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13th monthly pension in Switzerland: Suddenly left

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13th monthly pension in Switzerland: Suddenly left

In the end, the result was clearer than expected. Almost 60 percent of Swiss people voted on Sunday in favor of pensioners in this country receiving a 13th month pension in the future. What sounds dry is nothing less than a political sensation. For the first time in the history of the thoroughly bourgeois country, a left-wing popular initiative calling for an expansion of the welfare state found a majority among the people and cantons.

The decision was preceded by a highly emotional voting battle. Requests to speak piled up in the online comment columns. In the city of Zurich, the administration had to empty the voting mailbox in the town hall every ten minutes because it was in danger of overflowing. In the end, the voter turnout was almost 60 percent, which is surprisingly high for such votes.

A vote on policies that are too business-friendly

In recent years, all of this was only known from initiatives that were directed against the power and behavior of business corporations and their management teams. But if you listened more closely, this time too, voters were not so much driven to the ballot box by the fear of becoming impoverished in retirement age. Rather, the resentment against those at the top helped the referendum gain a majority: against the CEOs with millions in salaries, against the economic elite who drove two major Swiss banks into the wall in the past two decades – and never had to answer for it.

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“Now it’s our turn,” is one of the most common arguments in this voting campaign. Not only among social democrats and trade unions, but also among the rural, rural SVP electorate and well into the middle-class, well-earning middle of society. Many of them will also benefit from a 13th month pension: the median age of those who vote in Switzerland is now almost 60 years old. And the surveys suggest that it was the old people who made the initiative a success.

The objection of liberal politicians that an additional monthly pension for everyone – regardless of whether they are cleaners, high school teachers or insurance managers – is a very inefficient instrument to combat poverty in old age was ignored. The promise of the right-wing parliamentary majority that they would provide better supplementary benefits to those pensioners who complain about rising energy and food prices also failed to materialize. And the question of how the additional monthly pension should be paid and by whom was quickly brushed off the table by the left-wing supporters. Somehow it will all work out. This amounts to five billion francs per year, which is a considerable amount even for rich Switzerland.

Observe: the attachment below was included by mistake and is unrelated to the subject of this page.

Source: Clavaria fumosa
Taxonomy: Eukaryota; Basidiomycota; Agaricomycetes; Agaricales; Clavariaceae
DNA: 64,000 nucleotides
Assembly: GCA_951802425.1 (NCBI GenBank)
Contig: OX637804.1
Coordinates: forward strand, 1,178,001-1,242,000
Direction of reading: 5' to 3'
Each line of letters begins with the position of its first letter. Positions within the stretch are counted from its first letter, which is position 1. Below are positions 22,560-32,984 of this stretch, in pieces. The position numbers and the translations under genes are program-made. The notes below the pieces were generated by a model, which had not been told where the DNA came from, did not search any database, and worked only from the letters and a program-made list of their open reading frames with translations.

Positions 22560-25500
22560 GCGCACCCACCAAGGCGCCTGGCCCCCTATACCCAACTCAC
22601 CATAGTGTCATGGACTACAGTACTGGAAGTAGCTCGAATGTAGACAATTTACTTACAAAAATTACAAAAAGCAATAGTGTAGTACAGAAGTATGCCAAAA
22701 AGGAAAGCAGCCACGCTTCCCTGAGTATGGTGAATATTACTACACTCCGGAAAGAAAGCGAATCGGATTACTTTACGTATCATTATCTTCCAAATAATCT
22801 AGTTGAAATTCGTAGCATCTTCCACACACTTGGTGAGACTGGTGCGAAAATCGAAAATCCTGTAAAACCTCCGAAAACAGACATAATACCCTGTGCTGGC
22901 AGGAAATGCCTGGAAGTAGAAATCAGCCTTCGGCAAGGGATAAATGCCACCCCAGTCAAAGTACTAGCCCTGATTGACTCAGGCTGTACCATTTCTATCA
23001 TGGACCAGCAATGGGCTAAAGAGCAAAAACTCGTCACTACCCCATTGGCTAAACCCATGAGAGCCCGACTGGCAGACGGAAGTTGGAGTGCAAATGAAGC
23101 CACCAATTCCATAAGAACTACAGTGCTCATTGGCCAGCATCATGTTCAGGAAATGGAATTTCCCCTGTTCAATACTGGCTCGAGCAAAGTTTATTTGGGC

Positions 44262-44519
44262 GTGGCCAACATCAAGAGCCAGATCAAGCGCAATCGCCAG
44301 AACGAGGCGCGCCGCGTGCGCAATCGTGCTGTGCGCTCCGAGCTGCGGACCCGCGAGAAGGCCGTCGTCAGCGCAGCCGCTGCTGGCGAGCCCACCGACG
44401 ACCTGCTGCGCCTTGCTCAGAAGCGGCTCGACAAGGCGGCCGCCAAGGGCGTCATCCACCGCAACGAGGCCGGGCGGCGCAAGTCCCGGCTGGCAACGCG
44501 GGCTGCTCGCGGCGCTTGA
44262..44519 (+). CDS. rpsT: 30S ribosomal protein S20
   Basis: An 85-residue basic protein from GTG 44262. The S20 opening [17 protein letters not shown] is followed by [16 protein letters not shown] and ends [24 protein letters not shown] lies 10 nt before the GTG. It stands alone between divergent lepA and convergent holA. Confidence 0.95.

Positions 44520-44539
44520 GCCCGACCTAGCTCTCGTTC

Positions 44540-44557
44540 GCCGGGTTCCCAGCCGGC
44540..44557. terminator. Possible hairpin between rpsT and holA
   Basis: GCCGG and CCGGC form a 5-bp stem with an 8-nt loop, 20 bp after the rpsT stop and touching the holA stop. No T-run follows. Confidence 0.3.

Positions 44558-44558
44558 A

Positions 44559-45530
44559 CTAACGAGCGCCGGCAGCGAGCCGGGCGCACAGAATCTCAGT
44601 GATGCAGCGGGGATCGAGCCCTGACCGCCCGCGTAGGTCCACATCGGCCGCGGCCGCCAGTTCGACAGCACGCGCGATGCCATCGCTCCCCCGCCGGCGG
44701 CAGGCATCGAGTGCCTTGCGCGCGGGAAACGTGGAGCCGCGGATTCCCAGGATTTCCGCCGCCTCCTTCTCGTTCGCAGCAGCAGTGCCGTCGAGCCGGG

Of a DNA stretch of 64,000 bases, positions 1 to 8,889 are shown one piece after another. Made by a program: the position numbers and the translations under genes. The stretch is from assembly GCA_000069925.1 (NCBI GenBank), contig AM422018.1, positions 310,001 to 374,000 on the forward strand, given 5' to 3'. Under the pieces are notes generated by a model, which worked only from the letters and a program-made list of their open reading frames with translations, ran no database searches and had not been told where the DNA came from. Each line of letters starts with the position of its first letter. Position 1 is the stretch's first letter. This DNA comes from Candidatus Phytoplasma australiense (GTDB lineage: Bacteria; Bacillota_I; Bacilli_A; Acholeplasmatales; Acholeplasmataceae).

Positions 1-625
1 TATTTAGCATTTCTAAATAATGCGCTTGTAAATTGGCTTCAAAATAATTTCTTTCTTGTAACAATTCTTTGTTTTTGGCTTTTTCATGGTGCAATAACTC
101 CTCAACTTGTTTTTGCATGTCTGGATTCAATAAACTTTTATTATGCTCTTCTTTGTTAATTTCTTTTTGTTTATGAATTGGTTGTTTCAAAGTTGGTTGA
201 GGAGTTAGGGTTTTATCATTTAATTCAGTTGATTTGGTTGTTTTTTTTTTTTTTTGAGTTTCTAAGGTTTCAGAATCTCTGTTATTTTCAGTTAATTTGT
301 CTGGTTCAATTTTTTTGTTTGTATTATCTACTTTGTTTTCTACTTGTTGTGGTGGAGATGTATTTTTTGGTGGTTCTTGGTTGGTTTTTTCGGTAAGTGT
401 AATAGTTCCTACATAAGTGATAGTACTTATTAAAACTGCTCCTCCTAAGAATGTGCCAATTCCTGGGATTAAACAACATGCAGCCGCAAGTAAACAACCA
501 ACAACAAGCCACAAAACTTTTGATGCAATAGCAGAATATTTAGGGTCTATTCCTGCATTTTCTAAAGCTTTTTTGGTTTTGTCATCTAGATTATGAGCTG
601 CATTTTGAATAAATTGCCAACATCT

Costs of five billion francs per year

This Sunday is nothing less than a turning point in recent Swiss politics. In 2016, when there was already a vote on an additional monthly pension, the left and trade unions were among the losers. Also because there was a lack of willingness to simply spend more money without knowing how it could be recouped. It’s different today. At least since the Corona crisis and the rescue of the major bank Credit Suisse a year ago, billions of dollars in government spending have lost their fear even in business-friendly Switzerland. And no one in this country talks about the fact that sustainability in a society that is as fair as possible to all generations is not only in ecological terms, but also in social and financial policy issues.

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The Swiss companies and their lobbyists and the bourgeois parties don’t want to accept any of this. They no longer have any sense of the mood of the population when it comes to economic policy issues. Just a few days ago, Economiesuisse director Monika Rühl, the country’s top economic representative, claimed in an interview: Mutual trust between business and the people is quite okay.

Well, things turned out differently. Switzerland suddenly votes left.

In the end, the result was clearer than expected. Almost 60 percent of Swiss people voted on Sunday in favor of pensioners in this country receiving a 13th month pension in the future. What sounds dry is nothing less than a political sensation. For the first time in the history of the thoroughly bourgeois country, a left-wing popular initiative calling for an expansion of the welfare state found a majority among the people and cantons.

The decision was preceded by a highly emotional voting battle. Requests to speak piled up in the online comment columns. In the city of Zurich, the administration had to empty the voting mailbox in the town hall every ten minutes because it was in danger of overflowing. In the end, the voter turnout was almost 60 percent, which is surprisingly high for such votes.

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